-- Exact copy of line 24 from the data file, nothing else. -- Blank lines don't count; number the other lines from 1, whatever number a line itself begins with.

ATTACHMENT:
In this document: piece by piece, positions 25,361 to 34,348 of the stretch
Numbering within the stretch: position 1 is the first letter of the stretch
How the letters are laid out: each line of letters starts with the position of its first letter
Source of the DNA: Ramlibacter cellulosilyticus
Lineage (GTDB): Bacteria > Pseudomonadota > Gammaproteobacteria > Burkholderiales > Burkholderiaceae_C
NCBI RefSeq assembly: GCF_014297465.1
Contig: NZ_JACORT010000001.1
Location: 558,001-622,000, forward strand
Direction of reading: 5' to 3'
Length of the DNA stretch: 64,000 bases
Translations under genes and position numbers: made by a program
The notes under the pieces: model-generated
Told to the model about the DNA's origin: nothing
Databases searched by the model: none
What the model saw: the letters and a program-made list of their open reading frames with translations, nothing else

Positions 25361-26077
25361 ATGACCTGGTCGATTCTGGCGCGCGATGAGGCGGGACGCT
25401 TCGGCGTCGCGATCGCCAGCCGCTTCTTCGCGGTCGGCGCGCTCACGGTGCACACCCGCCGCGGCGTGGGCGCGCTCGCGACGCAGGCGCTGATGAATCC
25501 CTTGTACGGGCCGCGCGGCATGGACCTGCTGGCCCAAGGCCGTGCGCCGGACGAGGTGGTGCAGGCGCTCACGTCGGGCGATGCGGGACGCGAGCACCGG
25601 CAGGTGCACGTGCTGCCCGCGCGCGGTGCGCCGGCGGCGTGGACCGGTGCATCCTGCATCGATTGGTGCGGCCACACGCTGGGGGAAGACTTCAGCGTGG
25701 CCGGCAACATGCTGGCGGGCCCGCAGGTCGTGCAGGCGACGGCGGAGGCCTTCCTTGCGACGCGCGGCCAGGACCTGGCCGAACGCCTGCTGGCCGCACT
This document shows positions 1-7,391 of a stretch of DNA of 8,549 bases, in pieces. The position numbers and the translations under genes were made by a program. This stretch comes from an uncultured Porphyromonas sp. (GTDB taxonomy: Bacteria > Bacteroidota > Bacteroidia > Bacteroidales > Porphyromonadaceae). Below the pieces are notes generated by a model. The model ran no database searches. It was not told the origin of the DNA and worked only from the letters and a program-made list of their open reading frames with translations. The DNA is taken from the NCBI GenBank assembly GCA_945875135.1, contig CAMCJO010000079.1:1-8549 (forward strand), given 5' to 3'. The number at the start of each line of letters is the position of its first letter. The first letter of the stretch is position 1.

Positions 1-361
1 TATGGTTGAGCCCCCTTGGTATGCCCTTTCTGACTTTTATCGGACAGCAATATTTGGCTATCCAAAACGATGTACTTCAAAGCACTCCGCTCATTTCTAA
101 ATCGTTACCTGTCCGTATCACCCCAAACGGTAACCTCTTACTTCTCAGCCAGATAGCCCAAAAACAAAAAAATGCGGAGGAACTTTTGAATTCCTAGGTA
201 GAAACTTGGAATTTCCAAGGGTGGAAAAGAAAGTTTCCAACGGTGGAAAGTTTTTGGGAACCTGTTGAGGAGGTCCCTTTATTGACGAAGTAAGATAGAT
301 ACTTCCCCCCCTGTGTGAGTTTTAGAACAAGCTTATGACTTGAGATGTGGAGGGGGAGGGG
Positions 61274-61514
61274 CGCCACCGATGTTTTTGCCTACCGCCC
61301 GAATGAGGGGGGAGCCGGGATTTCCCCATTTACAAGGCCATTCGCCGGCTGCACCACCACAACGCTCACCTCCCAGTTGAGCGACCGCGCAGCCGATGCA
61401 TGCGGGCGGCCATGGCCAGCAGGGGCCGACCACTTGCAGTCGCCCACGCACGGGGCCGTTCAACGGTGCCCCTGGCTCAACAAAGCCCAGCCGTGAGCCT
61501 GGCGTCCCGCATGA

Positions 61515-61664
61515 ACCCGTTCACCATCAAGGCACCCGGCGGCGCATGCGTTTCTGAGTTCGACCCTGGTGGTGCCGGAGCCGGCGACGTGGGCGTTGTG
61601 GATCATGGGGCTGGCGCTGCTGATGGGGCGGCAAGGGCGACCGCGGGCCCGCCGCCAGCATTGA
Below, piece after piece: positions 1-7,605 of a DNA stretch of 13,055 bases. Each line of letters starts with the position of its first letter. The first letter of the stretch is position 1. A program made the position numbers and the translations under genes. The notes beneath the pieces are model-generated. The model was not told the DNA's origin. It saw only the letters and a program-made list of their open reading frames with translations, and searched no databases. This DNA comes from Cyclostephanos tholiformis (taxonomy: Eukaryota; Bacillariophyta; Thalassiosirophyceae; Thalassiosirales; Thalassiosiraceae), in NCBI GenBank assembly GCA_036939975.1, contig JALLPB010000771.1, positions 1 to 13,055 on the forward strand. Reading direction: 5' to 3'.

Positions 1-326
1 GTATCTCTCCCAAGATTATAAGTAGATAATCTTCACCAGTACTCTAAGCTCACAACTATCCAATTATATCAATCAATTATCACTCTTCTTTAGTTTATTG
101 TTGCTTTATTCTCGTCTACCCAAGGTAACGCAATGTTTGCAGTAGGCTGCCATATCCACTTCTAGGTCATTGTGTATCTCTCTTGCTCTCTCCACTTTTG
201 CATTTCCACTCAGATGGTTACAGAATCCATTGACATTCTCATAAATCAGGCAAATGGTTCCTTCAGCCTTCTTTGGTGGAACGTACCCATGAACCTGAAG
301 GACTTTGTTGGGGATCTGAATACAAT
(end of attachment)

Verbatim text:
1 TATGGTTGAGCCCCCTTGGTATGCCCTTTCTGACTTTTATCGGACAGCAATATTTGGCTATCCAAAACGATGTACTTCAAAGCACTCCGCTCATTTCTAA